Over a 12-week period, those participants drinking two cups of tart cherry juice a day had lower cholesterol levels overall but had high levels of blood sugar and triglycerides when compared to the placebo group who were drinking a cherry-flavored drink. However, despite the increases in blood sugar, they did not experience insulin sensitivity which is associated with diabetes. HDL cholesterol levels and diastolic blood pressure were not affected by the cherry juice consumption during the study.
Green Tea & Cholesterol
Green tea is known as one of the healthiest drinks in the world for very good reasons; it’s rich in antioxidants, boosts the metabolism, and has less caffeine than coffee. Green tea is also another natural drink to lower cholesterol.
Green tea and green tea extract lowered the LDL cholesterol in participants without affecting HDL cholesterol. A Japanese study of 40,000 people found that those who drank at least 2 cups of green tea a day during a 10 year period had a lower risk of dying from cardiovascular disease. These results are believed to be because of the high amount of catechins in green tea which can affect the lipid profile of the blood. Animal studies have also suggested that green tea can inhibit the absorption of cholesterol which, as a result , helps keep levels low.
Soy Milk & Cholesterol
Soy products such as soy milk and tofu can reduce levels of cholesterol. Soy is naturally free from cholesterol, compared to one cup of 1% milk which contains 12.2 grams of cholesterol.
The Journal of Nutrition reported that eating 25 grams of soy protein per day over 6-weeks lowered LDL cholesterol by 3-4%. Although this is not a drastic drop, a small change is a good start and, when combined with other dietary changes, could lead to a larger change. . Most soy is genetically modified in some way, so if you want this to be a natural drink to lower cholesterol, then opt for organic soy milk. 25 grams of soy milk works out at around 3 and a half cups of soy milk per day. A soy ginger-chai latte can be a yummy way to combine two of these natural drinks to lower cholesterol.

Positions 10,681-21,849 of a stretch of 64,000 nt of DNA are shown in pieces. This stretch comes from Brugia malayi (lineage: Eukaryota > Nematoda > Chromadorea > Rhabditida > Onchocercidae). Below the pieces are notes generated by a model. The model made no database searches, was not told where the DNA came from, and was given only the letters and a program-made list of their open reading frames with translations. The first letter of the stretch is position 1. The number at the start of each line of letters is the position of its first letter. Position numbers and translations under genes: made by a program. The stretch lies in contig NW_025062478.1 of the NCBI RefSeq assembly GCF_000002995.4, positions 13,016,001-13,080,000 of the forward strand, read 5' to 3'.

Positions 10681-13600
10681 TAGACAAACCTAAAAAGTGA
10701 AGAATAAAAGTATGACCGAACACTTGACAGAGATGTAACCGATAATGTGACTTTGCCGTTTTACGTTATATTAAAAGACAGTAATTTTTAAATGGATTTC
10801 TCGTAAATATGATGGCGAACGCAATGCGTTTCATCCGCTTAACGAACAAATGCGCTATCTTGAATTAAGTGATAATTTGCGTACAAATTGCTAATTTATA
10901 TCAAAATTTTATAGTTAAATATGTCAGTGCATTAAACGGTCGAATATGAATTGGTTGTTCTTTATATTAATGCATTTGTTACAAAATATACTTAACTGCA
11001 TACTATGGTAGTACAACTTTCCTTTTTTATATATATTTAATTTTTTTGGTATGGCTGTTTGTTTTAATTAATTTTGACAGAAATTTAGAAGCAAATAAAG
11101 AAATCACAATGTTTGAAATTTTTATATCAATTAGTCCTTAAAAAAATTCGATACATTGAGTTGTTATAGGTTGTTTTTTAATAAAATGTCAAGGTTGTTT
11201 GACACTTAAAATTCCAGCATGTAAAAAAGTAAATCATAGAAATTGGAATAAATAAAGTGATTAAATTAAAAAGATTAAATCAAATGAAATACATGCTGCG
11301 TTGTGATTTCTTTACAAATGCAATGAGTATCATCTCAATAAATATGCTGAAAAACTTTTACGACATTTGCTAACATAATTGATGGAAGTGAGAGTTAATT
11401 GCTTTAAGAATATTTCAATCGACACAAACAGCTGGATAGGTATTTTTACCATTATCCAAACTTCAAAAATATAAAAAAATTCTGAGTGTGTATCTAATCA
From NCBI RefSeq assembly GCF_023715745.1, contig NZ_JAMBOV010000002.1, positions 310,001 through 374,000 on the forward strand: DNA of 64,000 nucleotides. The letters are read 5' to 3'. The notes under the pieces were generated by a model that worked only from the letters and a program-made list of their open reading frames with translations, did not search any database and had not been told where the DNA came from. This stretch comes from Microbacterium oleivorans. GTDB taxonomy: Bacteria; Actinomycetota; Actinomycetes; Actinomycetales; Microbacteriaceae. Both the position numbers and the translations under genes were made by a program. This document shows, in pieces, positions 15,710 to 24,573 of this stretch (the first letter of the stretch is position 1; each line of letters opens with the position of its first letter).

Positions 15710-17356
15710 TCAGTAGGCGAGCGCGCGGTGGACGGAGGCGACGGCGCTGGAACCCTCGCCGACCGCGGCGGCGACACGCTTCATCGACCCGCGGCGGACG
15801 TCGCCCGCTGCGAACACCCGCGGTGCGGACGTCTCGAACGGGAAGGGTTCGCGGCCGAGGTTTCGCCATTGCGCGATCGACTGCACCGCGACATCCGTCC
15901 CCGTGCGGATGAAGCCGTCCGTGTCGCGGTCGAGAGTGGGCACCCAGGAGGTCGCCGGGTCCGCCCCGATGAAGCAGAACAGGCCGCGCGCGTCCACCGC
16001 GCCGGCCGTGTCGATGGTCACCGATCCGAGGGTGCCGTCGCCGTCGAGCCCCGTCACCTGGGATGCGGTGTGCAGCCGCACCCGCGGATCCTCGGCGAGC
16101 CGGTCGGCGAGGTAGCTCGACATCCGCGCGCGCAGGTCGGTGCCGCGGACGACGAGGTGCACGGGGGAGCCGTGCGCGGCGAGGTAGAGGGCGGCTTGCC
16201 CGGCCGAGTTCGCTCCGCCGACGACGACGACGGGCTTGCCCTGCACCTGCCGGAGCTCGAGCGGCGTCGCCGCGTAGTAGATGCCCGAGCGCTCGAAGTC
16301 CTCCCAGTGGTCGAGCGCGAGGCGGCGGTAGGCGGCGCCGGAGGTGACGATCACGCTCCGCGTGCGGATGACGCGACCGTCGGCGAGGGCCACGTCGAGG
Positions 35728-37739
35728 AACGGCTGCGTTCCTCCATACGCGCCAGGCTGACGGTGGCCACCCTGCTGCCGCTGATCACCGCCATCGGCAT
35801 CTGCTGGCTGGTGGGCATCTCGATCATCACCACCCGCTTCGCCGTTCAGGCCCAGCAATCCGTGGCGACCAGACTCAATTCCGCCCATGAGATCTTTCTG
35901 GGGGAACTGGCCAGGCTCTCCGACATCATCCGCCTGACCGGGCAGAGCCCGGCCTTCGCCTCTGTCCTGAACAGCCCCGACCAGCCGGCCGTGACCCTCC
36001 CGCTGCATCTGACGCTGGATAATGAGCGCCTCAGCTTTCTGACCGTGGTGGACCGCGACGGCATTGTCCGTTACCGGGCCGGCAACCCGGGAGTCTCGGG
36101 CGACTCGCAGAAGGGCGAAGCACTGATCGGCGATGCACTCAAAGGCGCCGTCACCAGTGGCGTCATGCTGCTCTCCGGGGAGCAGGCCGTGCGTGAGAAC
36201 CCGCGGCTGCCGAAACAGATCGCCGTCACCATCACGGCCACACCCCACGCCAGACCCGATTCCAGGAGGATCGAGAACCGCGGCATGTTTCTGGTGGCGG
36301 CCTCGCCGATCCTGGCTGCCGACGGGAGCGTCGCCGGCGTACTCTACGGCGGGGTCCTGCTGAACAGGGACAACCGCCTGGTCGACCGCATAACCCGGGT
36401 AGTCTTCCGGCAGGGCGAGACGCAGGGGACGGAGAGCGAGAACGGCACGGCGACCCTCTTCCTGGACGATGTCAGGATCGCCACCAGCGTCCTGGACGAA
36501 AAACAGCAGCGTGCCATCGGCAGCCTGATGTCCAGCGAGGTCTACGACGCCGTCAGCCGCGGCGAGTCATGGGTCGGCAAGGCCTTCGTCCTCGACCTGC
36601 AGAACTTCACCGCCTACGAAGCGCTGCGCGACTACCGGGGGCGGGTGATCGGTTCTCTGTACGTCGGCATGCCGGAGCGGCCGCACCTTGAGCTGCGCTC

Fiber-rich Smoothies & Cholesterol
Soluble fiber can reduce LDL levels of cholesterol by reducing the absorption of it into the bloodstream.
Soluble fiber is found in oats, seeds, some fruit, and lentils, and is broken down by the body into a gel. It gets its name from the fact that it dissolves in water. Insoluble fiber is found in brown rice, couscous, and whole-wheat bread; although it doesn’t reduce cholesterol like soluble fiber does, it can help maintain blood sugar levels and good bowel health.
Fiber also has health benefits, such as maintaining good digestive health, but 5-10 grams of soluble fiber a day can decrease LDL cholesterol. Oats, apples, strawberries, and seeds such as flax seeds and chia seeds are good sources of soluble fiber. Although blending can strip some of the fiber from fruit and veg, adding oat flour, milled flax seeds, or a scoop of chia seeds can help bulk up the fiber content of a smoothie.
Other Natural Ways To Lower Cholesterol
While these natural drinks to help lower cholesterol are beneficial, one of the best ways to lower cholesterol in a natural way is to follow a healthy diet and an active lifestyle. Diet is the number one approach; limiting saturated fats and trans fats while increasing intake of monounsaturated fats and polyunsaturated fats is a natural way to lower cholesterol, as well as incorporating colorful fruit and vegetables. Aerobic exercise is also beneficial as it enhances the benefits of a healthy diet and maintains good heart health.
Another easy way to lower cholesterol in a natural way is to replace cooking oil with olive oil. Olive oil is a staple in the Mediterranean diet which is considered to be one of the healthiest diets in the world. Studies have shown that extra virgin olive oil decreased the measure of coronary heart disease in participants over a 6-week period.
The Bottom Line
While these natural healthy drinks to lower cholesterol can be beneficial, consult your doctor before making any changes to your lifestyle or medication regime if you are experiencing high cholesterol levels.